Tall Ships Festival - Hobart’s waterfront turns back the clock
by Peter Campbell on 20 Sep 2013
One hundred years ago the port of Hobart was often packed, gunwale to gunwale, yardarm to yardarm, with tall ships. Those were the great days of sail, square riggers bringing migrants to the colonial island, other sailing ships loading wool and grain for export to European ports, whaling ships in port for a break from hard life at sea.
Dutch ships being escorted up the Derwent Peter Campbell
This weekend Hobart’s waterfront has turned back the clock for a colourful Tall Ships Festival, following the arrival today of eight tall ships from Great Britain, the Netherlands and ports around Australia.
Hobart’s yachties were out in force on the River Derwent to escort the ships up the river, most of them under square sail in a light sou’wester until they reached Sullivans Cove.
Like some of the fleet, many of the welcoming fleet were in vintage era, including the century-old yawl Gypsy. These heritage yachts will be berthed in Constitution Dock over the weekend while the tall ships Europa, Oosterschelde and Tecla from the Netherlands, Lord Nelson from Great Britain, Soren Larsen and Young Endeavour from Sydney and local sailing ships Windeward Bound and Lady Nelson will be berthed alongside Prince’s Wharf and on either side of the Elizabeth Street Pier.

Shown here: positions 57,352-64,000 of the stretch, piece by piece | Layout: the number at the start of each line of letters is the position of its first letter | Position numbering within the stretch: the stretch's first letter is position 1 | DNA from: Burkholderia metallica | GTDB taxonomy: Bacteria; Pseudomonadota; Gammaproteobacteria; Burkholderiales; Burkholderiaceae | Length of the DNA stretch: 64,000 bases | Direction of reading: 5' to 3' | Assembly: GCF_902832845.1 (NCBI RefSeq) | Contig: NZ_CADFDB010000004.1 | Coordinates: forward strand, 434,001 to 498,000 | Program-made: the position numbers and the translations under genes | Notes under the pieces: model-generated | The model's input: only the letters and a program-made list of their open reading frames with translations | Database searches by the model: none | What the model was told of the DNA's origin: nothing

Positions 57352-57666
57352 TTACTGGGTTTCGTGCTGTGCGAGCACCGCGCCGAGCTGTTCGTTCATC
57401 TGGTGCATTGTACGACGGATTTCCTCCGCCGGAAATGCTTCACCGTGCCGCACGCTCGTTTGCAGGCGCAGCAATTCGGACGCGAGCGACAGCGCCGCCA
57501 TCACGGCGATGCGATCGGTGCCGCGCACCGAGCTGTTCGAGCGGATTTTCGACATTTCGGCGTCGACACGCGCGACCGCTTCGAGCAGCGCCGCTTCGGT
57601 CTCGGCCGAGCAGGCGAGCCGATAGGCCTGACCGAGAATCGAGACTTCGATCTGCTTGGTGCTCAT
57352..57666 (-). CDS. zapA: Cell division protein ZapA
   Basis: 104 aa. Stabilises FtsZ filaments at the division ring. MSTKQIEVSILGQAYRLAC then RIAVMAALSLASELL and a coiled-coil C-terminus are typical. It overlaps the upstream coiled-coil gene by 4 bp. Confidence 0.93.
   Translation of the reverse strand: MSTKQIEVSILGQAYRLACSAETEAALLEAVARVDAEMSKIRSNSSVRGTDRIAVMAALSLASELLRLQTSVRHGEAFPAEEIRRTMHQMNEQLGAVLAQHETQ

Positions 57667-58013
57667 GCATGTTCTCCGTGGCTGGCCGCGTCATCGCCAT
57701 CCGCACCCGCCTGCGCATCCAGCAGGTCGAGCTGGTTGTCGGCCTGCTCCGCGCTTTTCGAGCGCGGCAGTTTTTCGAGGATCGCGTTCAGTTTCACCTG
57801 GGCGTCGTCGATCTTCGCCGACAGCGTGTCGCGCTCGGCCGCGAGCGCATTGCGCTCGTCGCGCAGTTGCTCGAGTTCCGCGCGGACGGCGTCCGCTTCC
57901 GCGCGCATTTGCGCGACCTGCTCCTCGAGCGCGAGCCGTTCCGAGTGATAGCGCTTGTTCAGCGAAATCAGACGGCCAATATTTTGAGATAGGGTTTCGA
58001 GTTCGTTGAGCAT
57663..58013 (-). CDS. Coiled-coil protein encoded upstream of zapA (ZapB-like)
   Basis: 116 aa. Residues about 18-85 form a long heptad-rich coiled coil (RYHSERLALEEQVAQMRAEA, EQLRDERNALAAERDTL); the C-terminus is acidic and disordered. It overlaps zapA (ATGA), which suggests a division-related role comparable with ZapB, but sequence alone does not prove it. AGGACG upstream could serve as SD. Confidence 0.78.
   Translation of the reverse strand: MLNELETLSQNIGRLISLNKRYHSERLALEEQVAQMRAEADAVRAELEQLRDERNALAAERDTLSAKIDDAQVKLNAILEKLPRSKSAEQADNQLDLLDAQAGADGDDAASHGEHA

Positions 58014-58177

Young Endeavour was the first to dock, her crew lining the yardarms of the foremast. She had anchored overnight in Sandy Bay while the other tall ships spent the night in Bruny Island’s historic Adventure Bay south of Hobart.
It was an appropriate anchorage as many of the great navigators who explored the South Seas also dropped anchor in Adventure Bay, including Cook, Bligh, Baudin and D’Entrecasteaux.
Abel Tasman, the Dutchman who discovered the island and named it Van Diemen’s Land, tried to enter the bay in 1642 but was driven off by a storm. Fortunately, the three Dutch ships had better conditions when they anchored in Adventure Bay last night.
While the visiting tall ships carried varying rigs as they sailed up the Derwent the local brig Lady Nelson, a replica of a 1798 vessel of the same name, hoisted every sail in her inventory as she followed the bigger ships.
Greeting the tall ships, Hobart’s Lord Mayor said: 'Given Hobart’s strong and long lasting maritime history, Hobart has been a sail city since its beginning in 1804.'
This evening the Tall Ships Festival will open with a fireworks display, giving an unexpected farewell to the 35 racing yachts setting sail from Castray Esplanade in the overnight race of the Derwent Sailing Squadron and Huon Yacht Club’s Pipe Opener regatta.
The Tall Ships will be in Hobart until next Wednesday with up to 50,000 visitors expected at the Festival in Sullivans Cove. They will then set sail for Sydney to be part of the 100th anniversary celebrations of the Royal Australian Navy.
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